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Int. J. Environ. Res. Public Health 2017, 14(10), 1096; https://doi.org/10.3390/ijerph14101096

Frailty and Its Contributory Factors in Older Adults: A Comparison of Two Asian Regions (Hong Kong and Taiwan)

1
Department of Medicine and Therapeutics, Faculty of Medicine, The Chinese University of Hong Kong, Shatin, Hong Kong, China
2
The Chinese University of Hong Kong Jockey Club Institute of Ageing, Shatin, Hong Kong, China
3
Department of Public Health, College of Medicine, National Cheng Kung University, Tainan 701, Taiwan
4
The Chinese University of Hong Kong Jockey Club Centre for Osteoporosis Care and Control, Shatin, Hong Kong, China
*
Authors to whom correspondence should be addressed.
Received: 18 July 2017 / Revised: 12 September 2017 / Accepted: 15 September 2017 / Published: 21 September 2017
(This article belongs to the Special Issue Ageing Well: The Role of Age-Friendly Environments)
Full-Text   |   PDF [329 KB, uploaded 26 September 2017]

Abstract

This study aimed to compare the prevalence of frailty across three Chinese populations: Hong Kong, Taiwan-urban and Taiwan-rural. Contributing factors to disparities in frailty were also examined. Data were derived from the Osteoporotic Fractures in Men (MrOs) and Women (MsOs) (Hong Kong) Study (n = 4000) and the Taiwan Longitudinal Study on Aging (n = 2392). Frailty was defined as an index calculated from 30 multiple deficits. The ratio of the frailty index to life expectancy at birth (FI/LE) was used as an indicator of compression of morbidity. Frailty was more prevalent in Taiwan-urban (33.1%) and Taiwan-rural (38.1%) compared to Hong Kong (16.6%, p < 0.05) and was higher in women (22.6–49.7%) than in men (10.5–27.5%, p < 0.05). The ratios of FI/LE were higher in Taiwan-urban and Taiwan-rural (both 0.27) compared to Hong Kong (0.20, p < 0.05). Multivariate analyses revealed that older age, being a woman and low levels of physical activity were common risk factors for frailty across the three populations. Alcohol use was inversely associated with frailty in both Hong Kong and Taiwan-urban populations, but not in Taiwan-rural. Living alone was associated with frailty in Hong Kong men, but not in Hong Kong women or Taiwanese people. For all study populations, older age and being a woman constituted the highest attributable factor. This comparison provides useful data to inform government policies. View Full-Text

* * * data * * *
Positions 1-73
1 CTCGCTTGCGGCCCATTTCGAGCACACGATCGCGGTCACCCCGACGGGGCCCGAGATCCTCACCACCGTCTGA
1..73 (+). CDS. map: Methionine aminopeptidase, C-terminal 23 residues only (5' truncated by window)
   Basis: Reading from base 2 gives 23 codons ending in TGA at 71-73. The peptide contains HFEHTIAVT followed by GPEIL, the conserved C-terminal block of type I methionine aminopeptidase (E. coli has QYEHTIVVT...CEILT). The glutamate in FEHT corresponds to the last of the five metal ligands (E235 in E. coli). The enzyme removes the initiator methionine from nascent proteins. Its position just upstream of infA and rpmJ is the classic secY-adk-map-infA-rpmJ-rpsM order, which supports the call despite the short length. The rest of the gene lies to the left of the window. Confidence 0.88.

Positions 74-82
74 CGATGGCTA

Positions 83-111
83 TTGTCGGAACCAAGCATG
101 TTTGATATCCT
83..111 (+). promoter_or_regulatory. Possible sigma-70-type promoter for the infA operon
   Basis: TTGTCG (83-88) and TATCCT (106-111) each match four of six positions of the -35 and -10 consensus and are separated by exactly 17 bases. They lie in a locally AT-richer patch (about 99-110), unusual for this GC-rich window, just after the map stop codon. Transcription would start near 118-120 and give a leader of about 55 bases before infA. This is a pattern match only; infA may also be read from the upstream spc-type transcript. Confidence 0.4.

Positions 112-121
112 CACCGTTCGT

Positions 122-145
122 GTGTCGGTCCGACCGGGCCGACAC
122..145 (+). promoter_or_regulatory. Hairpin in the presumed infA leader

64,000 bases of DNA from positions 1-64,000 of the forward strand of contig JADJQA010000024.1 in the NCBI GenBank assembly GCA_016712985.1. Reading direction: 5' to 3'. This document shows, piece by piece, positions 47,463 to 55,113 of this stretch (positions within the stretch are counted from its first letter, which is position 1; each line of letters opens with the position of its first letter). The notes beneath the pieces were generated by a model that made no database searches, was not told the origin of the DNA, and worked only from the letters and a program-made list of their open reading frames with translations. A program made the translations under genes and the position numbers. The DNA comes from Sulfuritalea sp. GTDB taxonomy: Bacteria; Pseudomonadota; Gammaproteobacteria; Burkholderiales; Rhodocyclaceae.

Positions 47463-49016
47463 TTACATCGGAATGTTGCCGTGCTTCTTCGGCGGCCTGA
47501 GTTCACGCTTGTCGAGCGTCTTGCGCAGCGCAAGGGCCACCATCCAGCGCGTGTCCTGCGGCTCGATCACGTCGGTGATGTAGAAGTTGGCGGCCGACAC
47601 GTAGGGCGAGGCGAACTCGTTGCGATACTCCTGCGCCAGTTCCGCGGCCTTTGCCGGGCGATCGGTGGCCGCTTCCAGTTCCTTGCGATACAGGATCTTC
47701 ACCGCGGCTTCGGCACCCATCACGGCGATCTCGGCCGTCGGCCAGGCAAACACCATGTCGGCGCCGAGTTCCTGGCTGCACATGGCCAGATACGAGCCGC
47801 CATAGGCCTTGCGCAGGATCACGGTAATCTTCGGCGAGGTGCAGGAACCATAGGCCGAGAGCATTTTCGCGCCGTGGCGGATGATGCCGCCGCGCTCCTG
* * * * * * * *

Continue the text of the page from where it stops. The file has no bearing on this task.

Keywords: frailty; frailty index; compression of morbidity; prevalence; risk factor; healthcare system frailty; frailty index; compression of morbidity; prevalence; risk factor; healthcare system
This is an open access article distributed under the Creative Commons Attribution License which permits unrestricted use, distribution, and reproduction in any medium, provided the original work is properly cited (CC BY 4.0).
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Yu, R.; Wu, W.-C.; Leung, J.; Hu, S.C.; Woo, J. Frailty and Its Contributory Factors in Older Adults: A Comparison of Two Asian Regions (Hong Kong and Taiwan). Int. J. Environ. Res. Public Health 2017, 14, 1096.

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